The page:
say, that even on his dying bed he can only “lift up his heart with his hands," and call for mercy in His LORD's own prayerForgive me my trespasses, as I forgive them that trespass against me."

These things then let us consider, and reposing our full trust on the unbounded compassion of our Heavenly FATHER, let us at the same time be careful lest we become careless and presumptuous. If we are not aware of our faults, let us search and inquire, and they will soon appear; God sees them, though we do not. And thus striving sincerely, and resolutely, and consistently, to grow in grace, and in the true practical knowledge of our gracious Saviour, we need not fear but His blessing will be upon us, to lead us in all the way wherein we should go, even through the valley of the shadow of death, to our Home above, the House not made with hands, eternal in the Heavens.

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SERMON CXX.

MAN'S SIN, GOD'S JUDGMENT.

(TWENTY-FIRST SUNDAY AFTER TRINITY.)

HAB. i. 12, 13.

"O LORD, Thou hast ordained them for judgment; and, O mighty God, Thou hast established them for correction. Thou art of purer eyes than to behold evil, and canst not look on iniquity."

THOSE who have given any attention to the rules prescribed by the Prayer Book of the English Church, must be aware that there are Proper Lessons out of the Old Testament appointed for all the Sundays throughout the year.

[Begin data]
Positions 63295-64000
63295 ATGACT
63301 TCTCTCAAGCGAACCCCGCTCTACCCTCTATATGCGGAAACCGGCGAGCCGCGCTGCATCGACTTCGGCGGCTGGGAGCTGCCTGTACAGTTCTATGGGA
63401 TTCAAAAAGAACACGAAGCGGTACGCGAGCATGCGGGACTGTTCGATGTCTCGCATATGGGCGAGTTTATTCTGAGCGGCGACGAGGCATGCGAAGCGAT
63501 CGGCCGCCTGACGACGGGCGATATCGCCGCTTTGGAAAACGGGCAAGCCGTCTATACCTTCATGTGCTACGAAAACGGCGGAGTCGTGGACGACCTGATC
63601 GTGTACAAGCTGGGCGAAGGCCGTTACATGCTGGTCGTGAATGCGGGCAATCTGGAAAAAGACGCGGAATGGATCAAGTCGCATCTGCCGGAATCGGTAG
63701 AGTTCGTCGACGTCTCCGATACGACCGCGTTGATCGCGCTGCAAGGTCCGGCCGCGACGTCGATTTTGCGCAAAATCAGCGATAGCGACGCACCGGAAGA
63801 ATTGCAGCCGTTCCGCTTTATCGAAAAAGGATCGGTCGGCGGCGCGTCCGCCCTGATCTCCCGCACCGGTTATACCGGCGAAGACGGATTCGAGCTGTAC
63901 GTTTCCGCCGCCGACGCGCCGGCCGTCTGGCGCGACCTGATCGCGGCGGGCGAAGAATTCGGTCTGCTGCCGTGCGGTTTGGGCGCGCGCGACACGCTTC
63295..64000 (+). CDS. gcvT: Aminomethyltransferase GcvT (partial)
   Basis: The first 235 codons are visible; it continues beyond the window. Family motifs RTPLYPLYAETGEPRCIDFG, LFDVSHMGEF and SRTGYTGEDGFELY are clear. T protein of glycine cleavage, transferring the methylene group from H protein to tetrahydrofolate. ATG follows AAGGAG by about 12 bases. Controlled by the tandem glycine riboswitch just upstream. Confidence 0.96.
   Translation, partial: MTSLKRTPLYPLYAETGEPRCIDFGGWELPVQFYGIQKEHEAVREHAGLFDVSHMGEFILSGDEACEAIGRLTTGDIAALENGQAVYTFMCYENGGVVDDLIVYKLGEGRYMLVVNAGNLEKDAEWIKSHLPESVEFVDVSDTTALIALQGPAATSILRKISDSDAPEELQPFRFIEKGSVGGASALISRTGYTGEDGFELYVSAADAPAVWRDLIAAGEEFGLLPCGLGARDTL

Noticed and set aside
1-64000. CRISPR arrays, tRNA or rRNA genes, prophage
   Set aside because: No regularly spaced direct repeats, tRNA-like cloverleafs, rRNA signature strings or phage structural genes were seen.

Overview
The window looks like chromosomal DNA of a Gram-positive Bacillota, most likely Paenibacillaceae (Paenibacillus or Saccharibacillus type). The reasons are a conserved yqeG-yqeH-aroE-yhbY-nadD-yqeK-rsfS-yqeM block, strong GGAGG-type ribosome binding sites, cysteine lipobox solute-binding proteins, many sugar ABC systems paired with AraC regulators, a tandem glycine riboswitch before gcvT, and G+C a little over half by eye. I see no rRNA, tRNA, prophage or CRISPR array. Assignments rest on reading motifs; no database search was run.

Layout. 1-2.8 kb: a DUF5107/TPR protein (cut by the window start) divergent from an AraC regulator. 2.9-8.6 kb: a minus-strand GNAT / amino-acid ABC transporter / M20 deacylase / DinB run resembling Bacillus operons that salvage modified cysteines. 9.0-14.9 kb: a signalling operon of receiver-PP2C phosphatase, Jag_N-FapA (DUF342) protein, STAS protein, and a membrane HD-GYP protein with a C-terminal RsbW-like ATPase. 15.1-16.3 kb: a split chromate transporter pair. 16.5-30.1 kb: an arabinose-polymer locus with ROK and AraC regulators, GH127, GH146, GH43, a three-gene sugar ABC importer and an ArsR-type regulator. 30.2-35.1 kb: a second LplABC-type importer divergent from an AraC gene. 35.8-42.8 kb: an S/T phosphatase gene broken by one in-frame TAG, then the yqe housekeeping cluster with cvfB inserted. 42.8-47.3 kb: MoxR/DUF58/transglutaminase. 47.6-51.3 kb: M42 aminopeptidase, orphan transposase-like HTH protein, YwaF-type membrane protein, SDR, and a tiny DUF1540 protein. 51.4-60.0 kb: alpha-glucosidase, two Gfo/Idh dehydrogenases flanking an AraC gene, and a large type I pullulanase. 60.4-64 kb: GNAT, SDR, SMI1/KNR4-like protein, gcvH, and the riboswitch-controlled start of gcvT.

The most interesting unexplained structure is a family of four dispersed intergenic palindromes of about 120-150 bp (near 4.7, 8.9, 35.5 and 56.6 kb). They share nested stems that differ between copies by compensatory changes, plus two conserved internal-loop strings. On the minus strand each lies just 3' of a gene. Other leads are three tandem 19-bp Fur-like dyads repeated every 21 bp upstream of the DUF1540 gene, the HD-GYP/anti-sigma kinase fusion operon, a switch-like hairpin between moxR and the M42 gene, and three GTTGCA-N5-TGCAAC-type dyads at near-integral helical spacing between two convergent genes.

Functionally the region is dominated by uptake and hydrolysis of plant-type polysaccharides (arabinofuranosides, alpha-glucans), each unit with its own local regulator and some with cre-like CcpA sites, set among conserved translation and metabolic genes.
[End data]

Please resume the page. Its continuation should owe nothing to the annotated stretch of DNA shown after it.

The word lesson, or lecture, is a Latin word, which signifies “reading ;" and it has been used from ancient times in the Church to express such a portion of Scripture as could conveniently be read at once. Such portions were called readings or lessons; just as we say that in our Church Service, morning and evening, there are appointed first and second lessons, that is, first and second readings.

Now as there are four such readings assigned for every day throughout the whole year, so we observe that on Sundays and other sacred days there are select readings, or, as we commonly call them, Proper Lessons. Yet I suppose

it
may

be said without irreverence, that for the hardness of men's hearts this rule was made, but from the beginning it was not so.

From the beginning, as is plainly to be seen from the Calendar, and other rules in the Prayer Book, the intention of the Church